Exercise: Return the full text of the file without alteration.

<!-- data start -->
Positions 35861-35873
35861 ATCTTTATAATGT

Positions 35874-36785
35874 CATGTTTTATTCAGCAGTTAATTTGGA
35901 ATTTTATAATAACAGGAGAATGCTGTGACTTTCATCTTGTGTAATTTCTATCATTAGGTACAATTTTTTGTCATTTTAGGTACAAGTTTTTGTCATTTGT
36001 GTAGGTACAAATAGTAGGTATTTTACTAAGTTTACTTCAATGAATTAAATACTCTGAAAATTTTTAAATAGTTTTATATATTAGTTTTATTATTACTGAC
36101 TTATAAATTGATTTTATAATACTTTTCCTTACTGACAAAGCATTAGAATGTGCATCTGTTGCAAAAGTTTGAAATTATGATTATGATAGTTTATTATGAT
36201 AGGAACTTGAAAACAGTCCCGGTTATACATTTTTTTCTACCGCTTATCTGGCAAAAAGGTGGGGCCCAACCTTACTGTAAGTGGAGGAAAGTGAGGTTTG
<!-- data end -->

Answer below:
Positions 35861-35873
35861 ATCTTTATAATGT

Positions 35874-36785
35874 CATGTTTTATTCAGCAGTTAATTTGGA
35901 ATTTTATAATAACAGGAGAATGCTGTGACTTTCATCTTGTGTAATTTCTATCATTAGGTACAATTTTTTGTCATTTTAGGTACAAGTTTTTGTCATTTGT
36001 GTAGGTACAAATAGTAGGTATTTTACTAAGTTTACTTCAATGAATTAAATACTCTGAAAATTTTTAAATAGTTTTATATATTAGTTTTATTATTACTGAC
36101 TTATAAATTGATTTTATAATACTTTTCCTTACTGACAAAGCATTAGAATGTGCATCTGTTGCAAAAGTTTGAAATTATGATTATGATAGTTTATTATGAT
36201 AGGAACTTGAAAACAGTCCCGGTTATACATTTTTTTCTACCGCTTATCTGGCAAAAAGGTGGGGCCCAACCTTACTGTAAGTGGAGGAAAGTGAGGTTTG